Moving forward

We’re making progress on the diagnostic path.  We’ve been contacted by the clinical psychologist who will administer the ADI-R, which is the interview given to parents of kids being evaluated for autism.  I’m hoping we can get the appointment set up for this week or next so we can get the ball rolling.  Once the interview is complete then G will have his ADOS evaluation.  The evaluation team will be comprised of a psychologist, an occupational therapist and a speech therapist (I feel like I’m forgetting someone) who haven’t met G before to ensure objectivity.  The autism specialist from the school is facilitating the appointments but is being very careful to prevent bias.  So I am very confident that the result of the evaluation will be correct.

Here’s where my personal crazy comes into play.  I am afraid – but I’m not afraid that G has Aspergers/Autism.  I’ve already gotten through the greiving process that comes from being told something is different about your child.  I’m comfortable with the idea and think it explains a lot about my child.  I’m not desperately looking for someone to tell me this was all a misunderstanding. 

Instead, I’m afraid they’ll tell me he doesn’t have autism.  I’m afraid they’ll tell me he is ‘simply’ smart, energetic, introverted, quirky, just a boy or that he’ll develop emotionally slower because he developed intellectually faster.  All the theories we’ve heard from our well-meaning family and friends.  Then they’ll tell us he doesn’t qualify for services anymore.  They’ll take away all the great things in his iep designed to organize his day and give him breaks when he feels overwhelmed.  We’ll be left to muddle through on our own, we’ll be drug into conference after conference to discuss his social and behavior problems in school without ever having the understanding or resources that could help us all correct them.  And that is just my perspective as a parent.  I don’t even want to go into imagining what school would be like from G’s perspective without these supports.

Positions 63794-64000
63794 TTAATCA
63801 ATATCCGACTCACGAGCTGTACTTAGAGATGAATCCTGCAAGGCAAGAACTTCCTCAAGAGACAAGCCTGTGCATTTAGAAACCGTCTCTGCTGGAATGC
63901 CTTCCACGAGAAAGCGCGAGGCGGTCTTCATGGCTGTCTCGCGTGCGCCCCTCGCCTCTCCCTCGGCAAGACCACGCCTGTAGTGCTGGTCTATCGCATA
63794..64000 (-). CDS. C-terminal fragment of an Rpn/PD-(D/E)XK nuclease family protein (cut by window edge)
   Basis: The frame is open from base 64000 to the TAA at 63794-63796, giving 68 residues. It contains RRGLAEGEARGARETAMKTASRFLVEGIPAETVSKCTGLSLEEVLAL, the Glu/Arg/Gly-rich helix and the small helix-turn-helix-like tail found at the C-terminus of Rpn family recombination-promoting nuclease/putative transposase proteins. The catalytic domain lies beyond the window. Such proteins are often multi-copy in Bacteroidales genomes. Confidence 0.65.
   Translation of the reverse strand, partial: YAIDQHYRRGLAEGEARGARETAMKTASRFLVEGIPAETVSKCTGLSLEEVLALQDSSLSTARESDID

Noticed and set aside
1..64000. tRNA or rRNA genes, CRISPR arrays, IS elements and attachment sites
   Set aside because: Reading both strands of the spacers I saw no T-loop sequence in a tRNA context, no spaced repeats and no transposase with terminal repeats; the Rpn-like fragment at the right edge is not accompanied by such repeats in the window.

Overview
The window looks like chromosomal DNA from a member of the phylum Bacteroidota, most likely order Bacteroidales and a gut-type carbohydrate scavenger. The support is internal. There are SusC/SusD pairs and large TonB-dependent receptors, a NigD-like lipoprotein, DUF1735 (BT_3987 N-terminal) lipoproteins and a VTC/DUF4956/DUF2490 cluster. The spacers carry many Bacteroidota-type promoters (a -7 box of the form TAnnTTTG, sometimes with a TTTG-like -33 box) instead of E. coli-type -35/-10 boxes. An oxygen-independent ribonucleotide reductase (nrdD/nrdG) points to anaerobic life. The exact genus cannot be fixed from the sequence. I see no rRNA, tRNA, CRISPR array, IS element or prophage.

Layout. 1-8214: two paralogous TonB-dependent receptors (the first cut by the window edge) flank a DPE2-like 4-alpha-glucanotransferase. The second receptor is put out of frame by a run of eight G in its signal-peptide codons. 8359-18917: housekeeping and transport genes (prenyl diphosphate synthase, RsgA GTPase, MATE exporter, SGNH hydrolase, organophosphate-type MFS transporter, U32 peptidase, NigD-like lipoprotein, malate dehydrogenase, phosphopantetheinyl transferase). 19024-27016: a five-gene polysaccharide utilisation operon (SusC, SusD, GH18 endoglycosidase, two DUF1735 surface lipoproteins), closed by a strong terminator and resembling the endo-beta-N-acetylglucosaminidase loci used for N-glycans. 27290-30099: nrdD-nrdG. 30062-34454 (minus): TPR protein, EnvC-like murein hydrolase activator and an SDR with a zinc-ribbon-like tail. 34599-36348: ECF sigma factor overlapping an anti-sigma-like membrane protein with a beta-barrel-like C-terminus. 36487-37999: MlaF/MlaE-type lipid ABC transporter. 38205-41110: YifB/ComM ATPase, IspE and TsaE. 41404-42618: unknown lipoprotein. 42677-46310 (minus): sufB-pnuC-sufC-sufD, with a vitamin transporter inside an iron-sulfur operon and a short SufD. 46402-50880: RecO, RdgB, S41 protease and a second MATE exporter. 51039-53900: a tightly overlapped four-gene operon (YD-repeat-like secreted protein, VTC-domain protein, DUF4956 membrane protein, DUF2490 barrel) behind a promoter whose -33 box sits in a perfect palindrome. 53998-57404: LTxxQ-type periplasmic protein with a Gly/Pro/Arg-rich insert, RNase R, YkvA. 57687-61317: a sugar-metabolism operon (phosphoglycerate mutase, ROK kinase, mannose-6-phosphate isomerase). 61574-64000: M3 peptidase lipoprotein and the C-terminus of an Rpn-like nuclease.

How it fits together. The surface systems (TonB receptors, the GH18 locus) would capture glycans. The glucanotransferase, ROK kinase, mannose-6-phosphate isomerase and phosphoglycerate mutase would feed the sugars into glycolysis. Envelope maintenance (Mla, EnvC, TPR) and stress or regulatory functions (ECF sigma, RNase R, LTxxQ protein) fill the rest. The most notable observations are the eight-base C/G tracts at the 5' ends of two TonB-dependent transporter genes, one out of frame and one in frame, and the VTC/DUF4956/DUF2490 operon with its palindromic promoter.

How do you explain to someone that you want an autism diagnosis, without sounding nuts?

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Published in: on August 9, 2008 at 7:13 pm  Comments (5)  

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5 CommentsLeave a comment

  1. I completely understand that. Completely. I was this way when we went to the OT and were looking at a diagnosis of Sensory Processing Disorder. Now, we have that “diagnosis,” but I still think there’s more to it. SO, like you, I’d be more than happy to find someone to tell me that yes, there is something going on here, and yes, we can help you make life better for your son.

    Don’t feel badly about this. I think you’re totally normal and right to feel the way you do.

  2. My daughter still argues with me about whether my “special” kids should be labelled…and I’m like, bring the label on! It does open an awful lot of doors… keeping my fingers crossed for you!

  3. Thank you both! I’m so glad there are others who understand.

  4. How do you explain to someone that you “want” an autism diagnosis? You tell us, your fellow bloggers, for whom this desire needs no explanation.

    Found your blog through Awalkabouts Weblog and am pleased to meet you.

  5. I’m pleased to meet you too, Mama Mara! Thank you for understanding.


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